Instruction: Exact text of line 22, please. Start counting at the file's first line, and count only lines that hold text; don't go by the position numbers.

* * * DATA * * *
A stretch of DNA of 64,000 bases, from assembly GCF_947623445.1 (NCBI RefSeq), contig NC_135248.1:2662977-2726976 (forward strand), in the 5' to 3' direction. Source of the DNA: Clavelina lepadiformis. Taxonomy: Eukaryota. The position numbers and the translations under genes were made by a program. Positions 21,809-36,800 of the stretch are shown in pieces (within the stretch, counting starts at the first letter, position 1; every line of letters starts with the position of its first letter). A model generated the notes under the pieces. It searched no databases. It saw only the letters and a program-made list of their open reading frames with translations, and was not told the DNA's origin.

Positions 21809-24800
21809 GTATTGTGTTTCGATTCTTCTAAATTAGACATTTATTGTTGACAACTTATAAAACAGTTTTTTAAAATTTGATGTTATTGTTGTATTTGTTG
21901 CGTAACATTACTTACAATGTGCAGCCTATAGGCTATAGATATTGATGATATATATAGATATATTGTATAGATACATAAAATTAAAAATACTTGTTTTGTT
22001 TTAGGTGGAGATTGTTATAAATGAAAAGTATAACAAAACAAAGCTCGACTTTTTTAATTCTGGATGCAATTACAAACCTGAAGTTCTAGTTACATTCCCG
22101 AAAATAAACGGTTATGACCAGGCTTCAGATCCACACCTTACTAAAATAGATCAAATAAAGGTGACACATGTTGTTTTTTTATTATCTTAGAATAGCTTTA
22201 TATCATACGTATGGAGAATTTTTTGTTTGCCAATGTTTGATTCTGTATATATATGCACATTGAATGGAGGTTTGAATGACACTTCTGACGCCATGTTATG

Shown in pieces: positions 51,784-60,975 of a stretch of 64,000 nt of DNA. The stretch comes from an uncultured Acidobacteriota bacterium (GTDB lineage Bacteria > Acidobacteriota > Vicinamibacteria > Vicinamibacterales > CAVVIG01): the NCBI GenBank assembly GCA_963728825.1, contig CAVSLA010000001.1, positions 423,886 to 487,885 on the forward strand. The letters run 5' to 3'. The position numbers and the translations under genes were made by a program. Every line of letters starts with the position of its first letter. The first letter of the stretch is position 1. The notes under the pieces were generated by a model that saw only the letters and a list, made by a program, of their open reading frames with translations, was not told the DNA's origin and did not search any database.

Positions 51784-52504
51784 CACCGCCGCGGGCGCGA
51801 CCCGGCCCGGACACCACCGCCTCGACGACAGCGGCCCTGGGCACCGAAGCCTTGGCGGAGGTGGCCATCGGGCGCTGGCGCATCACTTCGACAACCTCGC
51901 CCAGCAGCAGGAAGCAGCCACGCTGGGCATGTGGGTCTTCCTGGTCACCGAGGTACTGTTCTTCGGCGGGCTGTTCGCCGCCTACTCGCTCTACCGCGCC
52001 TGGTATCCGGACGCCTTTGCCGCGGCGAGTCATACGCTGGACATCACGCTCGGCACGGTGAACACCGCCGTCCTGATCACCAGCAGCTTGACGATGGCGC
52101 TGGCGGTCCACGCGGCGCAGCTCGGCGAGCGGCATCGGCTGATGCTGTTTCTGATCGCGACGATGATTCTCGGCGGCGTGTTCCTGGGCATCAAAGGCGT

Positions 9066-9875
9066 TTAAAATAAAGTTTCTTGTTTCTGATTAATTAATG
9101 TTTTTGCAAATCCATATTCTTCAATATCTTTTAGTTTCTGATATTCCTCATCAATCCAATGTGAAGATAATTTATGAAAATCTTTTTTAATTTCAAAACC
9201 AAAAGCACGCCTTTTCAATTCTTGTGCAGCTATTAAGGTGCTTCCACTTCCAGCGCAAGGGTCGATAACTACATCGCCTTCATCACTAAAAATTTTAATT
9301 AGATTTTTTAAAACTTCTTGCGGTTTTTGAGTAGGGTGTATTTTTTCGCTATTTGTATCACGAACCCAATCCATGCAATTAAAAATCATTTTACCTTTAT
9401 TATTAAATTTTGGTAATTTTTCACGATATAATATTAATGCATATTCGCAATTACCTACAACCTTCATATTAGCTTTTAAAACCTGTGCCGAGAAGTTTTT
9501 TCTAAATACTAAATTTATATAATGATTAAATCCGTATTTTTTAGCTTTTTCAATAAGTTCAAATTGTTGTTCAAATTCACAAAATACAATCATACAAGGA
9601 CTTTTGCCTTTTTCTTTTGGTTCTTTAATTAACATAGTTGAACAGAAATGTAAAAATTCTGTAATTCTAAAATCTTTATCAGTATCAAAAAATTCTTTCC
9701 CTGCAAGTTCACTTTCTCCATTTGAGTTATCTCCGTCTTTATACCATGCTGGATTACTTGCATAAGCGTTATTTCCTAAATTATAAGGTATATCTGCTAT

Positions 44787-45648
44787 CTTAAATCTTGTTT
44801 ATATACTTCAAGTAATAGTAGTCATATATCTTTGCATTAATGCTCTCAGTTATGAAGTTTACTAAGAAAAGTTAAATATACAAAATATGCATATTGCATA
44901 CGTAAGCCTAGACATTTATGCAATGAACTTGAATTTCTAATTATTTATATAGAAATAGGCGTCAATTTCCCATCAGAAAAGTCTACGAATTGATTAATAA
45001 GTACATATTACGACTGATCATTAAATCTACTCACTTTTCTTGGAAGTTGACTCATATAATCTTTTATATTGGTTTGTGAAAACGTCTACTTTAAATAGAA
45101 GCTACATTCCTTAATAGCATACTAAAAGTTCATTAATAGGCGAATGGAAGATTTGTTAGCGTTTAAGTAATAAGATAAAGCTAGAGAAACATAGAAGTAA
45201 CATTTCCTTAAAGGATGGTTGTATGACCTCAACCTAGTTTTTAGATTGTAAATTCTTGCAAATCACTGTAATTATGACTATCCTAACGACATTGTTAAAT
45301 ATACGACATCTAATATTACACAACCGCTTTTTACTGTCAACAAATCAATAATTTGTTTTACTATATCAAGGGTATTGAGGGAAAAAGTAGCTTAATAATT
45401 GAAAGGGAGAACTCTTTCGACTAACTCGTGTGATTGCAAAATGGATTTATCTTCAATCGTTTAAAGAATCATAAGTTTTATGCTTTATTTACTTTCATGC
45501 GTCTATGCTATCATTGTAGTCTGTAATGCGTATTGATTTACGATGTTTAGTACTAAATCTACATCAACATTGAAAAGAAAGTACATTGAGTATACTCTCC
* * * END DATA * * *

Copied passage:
9601 CTTTTGCCTTTTTCTTTTGGTTCTTTAATTAACATAGTTGAACAGAAATGTAAAAATTCTGTAATTCTAAAATCTTTATCAGTATCAAAAAATTCTTTCC